Isaiah’s vision of the peaceable kingdom is one of the most powerful visual descriptions of the kingdom of God we have in all of Scripture. It is visual. It is intended to guide what we see. So, let’s practice. Close you eyes as I draw your attention to elements of the vision. Your task is only to create them in your mind’s eye. Visualize this message.
… Guided visualization….
You come to a gathering place. Wide and barren. In the high place, there is a big stump, old, deathly. You go to sit down, for it looks like a throne, inviting. On the back side, you see a flash of green. There is a sprout of life coming from this old stump!
The sprout’s delight shall be the fear of the lord.
And what does that look like? You become aware of movement and look up. Animals walk lazily by…
leopard kid goat
little child shall lead them.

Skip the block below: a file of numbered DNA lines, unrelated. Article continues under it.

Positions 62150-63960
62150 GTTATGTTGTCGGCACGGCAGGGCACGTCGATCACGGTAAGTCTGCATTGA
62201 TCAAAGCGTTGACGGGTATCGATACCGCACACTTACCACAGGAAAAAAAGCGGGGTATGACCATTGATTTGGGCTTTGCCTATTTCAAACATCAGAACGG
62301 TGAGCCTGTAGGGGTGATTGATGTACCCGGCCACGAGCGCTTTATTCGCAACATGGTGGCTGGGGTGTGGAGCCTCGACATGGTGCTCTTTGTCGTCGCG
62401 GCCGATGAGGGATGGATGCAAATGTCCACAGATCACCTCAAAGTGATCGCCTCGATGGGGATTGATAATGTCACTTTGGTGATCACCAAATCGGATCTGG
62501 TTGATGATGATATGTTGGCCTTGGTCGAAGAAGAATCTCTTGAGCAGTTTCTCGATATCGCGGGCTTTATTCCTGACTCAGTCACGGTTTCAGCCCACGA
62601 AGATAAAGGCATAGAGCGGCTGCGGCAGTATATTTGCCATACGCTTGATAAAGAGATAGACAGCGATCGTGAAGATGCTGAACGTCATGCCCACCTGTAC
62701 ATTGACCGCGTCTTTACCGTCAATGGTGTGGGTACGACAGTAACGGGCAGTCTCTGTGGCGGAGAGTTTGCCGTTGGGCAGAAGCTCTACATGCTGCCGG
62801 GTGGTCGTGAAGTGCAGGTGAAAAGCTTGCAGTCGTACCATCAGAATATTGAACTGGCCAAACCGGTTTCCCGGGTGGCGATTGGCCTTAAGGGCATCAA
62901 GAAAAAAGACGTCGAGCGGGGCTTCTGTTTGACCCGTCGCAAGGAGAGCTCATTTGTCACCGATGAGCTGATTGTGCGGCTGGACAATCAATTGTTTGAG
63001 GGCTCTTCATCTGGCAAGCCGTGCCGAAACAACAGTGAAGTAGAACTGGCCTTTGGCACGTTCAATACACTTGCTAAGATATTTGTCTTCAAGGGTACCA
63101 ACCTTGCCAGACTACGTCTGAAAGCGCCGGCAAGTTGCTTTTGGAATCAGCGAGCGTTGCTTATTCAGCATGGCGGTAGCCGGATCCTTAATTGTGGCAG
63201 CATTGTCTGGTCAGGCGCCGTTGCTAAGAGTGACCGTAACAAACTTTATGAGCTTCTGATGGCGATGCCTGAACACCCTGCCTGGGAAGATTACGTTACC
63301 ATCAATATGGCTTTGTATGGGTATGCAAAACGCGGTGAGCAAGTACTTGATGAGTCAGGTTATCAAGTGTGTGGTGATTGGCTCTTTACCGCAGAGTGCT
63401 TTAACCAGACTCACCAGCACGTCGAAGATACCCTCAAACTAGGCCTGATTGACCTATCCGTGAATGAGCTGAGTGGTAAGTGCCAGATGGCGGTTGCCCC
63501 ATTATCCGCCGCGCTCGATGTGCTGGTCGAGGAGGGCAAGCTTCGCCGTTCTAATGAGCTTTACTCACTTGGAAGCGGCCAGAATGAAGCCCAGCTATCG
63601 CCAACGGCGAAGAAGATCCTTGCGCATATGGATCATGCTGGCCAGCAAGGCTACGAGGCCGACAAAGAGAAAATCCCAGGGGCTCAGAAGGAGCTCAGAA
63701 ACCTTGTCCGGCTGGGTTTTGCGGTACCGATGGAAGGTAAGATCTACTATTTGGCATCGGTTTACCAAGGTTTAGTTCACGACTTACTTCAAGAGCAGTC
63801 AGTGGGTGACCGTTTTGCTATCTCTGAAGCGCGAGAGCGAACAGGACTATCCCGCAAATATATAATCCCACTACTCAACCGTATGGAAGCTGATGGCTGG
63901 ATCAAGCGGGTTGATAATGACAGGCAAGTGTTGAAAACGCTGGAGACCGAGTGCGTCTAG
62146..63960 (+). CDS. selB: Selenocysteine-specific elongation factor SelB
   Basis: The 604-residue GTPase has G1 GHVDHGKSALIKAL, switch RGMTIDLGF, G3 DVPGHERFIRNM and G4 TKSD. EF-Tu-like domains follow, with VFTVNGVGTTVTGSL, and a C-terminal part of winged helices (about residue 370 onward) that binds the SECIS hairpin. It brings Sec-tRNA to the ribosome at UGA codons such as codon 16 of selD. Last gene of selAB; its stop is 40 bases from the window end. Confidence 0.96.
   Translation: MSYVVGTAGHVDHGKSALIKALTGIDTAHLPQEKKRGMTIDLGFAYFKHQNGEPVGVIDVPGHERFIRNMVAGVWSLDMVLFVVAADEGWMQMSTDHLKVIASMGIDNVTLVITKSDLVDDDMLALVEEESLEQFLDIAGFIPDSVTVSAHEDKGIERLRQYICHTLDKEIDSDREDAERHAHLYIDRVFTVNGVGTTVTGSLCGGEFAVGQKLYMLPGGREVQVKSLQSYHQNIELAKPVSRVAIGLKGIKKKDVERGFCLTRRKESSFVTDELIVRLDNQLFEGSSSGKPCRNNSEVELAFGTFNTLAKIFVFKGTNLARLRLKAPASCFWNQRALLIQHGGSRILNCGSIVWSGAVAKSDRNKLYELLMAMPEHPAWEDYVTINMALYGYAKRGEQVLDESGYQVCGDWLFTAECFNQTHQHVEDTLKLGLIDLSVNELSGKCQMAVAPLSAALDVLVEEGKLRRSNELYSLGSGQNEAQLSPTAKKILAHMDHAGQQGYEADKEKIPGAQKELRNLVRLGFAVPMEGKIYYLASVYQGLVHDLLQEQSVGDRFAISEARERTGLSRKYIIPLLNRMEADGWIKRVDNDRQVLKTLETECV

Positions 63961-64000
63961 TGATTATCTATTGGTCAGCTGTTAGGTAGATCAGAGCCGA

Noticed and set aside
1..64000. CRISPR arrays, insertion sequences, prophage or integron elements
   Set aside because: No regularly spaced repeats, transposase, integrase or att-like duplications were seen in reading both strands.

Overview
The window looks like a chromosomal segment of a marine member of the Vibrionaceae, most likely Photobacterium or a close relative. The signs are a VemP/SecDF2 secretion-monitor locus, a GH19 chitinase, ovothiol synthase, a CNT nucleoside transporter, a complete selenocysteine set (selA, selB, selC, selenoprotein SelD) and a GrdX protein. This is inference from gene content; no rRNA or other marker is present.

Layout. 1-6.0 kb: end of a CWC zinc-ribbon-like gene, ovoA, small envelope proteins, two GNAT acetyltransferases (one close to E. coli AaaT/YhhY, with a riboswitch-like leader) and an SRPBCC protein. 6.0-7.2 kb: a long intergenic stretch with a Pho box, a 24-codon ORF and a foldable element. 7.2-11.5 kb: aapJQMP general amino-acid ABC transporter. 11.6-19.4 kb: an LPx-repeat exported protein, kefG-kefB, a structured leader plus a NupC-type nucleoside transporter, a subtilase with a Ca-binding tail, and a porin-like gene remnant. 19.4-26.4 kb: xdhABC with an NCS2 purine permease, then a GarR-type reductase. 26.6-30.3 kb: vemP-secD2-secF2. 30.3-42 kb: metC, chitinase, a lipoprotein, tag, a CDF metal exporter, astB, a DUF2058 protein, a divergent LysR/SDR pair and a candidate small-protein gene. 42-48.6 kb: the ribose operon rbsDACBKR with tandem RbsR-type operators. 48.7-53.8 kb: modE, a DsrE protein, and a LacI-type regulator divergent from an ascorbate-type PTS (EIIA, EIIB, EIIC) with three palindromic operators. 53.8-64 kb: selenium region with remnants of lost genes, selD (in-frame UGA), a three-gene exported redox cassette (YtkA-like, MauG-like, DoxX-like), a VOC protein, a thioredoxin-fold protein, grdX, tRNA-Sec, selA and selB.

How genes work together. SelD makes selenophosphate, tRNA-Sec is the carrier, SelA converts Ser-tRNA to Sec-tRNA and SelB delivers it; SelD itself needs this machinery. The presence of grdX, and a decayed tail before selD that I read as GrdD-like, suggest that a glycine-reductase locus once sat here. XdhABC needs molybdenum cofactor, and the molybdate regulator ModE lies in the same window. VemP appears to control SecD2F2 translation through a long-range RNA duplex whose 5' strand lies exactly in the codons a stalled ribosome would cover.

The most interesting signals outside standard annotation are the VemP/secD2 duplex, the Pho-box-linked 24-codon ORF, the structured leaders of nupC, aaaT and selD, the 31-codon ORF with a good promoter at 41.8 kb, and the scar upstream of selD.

cow bear snakes
Slowly come back to the room
Edward Hicks was captivated by this image. He painted 62 versions of this theme. As a Quaker minister, Hicks was convinced that the light of Christ within us could and would break down all the natural barriers we see – not just in the animal kingdom, but between human beings hopelessly lost in prejudice.
Yet sometimes, I think that when we hear or read this passage, we don’t turn on our mental movie theater. We let the words flow through us quickly, without visualizing them. We don’t easily pause and make a movie, or a painting.
But what we see is so much more powerful that what we hear or read. The images stay in our minds. As a photographer, I know this is true. I can see in my mind that picture I am trying to find. But where did I file it? When did I take it? The picture is alive in my mind, and vivid. And more, the thing photographed comes back to me through the photos I took. The visual of the scene stays with me and the photo is just a small reminder.
The advertising industry of today, know this very well! When I go looking for information at some websites, they require me to turn off my ad blocker. And when I do, it is much more difficult to navigate their site because of visual images – still and video – which grab my attention at the side of the screen. All that movement and light slow down my computer and cannot be ignored.